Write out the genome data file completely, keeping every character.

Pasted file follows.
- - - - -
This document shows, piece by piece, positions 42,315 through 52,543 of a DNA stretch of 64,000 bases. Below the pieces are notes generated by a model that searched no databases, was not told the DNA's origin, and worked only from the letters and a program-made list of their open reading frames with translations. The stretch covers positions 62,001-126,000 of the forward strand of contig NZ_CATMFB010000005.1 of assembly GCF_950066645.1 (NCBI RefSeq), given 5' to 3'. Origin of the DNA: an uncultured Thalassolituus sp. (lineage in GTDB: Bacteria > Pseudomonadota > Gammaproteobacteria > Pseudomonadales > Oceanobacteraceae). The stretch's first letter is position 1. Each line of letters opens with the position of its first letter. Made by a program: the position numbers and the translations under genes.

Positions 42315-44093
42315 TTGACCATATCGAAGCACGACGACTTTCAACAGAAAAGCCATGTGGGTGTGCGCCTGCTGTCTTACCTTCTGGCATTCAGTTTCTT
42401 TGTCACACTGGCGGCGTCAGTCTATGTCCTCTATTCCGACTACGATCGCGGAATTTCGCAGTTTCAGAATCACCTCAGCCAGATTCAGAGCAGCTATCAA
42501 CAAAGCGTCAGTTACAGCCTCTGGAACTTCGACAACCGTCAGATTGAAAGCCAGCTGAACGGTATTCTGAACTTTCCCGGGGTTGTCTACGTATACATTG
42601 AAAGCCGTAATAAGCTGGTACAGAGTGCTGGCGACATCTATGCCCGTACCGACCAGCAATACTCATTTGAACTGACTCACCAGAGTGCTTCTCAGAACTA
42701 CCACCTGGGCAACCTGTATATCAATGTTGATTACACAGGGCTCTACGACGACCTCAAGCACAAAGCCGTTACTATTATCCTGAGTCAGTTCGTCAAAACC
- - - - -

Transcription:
This document shows, piece by piece, positions 42,315 through 52,543 of a DNA stretch of 64,000 bases. Below the pieces are notes generated by a model that searched no databases, was not told the DNA's origin, and worked only from the letters and a program-made list of their open reading frames with translations. The stretch covers positions 62,001-126,000 of the forward strand of contig NZ_CATMFB010000005.1 of assembly GCF_950066645.1 (NCBI RefSeq), given 5' to 3'. Origin of the DNA: an uncultured Thalassolituus sp. (lineage in GTDB: Bacteria > Pseudomonadota > Gammaproteobacteria > Pseudomonadales > Oceanobacteraceae). The stretch's first letter is position 1. Each line of letters opens with the position of its first letter. Made by a program: the position numbers and the translations under genes.

Positions 42315-44093
42315 TTGACCATATCGAAGCACGACGACTTTCAACAGAAAAGCCATGTGGGTGTGCGCCTGCTGTCTTACCTTCTGGCATTCAGTTTCTT
42401 TGTCACACTGGCGGCGTCAGTCTATGTCCTCTATTCCGACTACGATCGCGGAATTTCGCAGTTTCAGAATCACCTCAGCCAGATTCAGAGCAGCTATCAA
42501 CAAAGCGTCAGTTACAGCCTCTGGAACTTCGACAACCGTCAGATTGAAAGCCAGCTGAACGGTATTCTGAACTTTCCCGGGGTTGTCTACGTATACATTG
42601 AAAGCCGTAATAAGCTGGTACAGAGTGCTGGCGACATCTATGCCCGTACCGACCAGCAATACTCATTTGAACTGACTCACCAGAGTGCTTCTCAGAACTA
42701 CCACCTGGGCAACCTGTATATCAATGTTGATTACACAGGGCTCTACGACGACCTCAAGCACAAAGCCGTTACTATTATCCTGAGTCAGTTCGTCAAAACC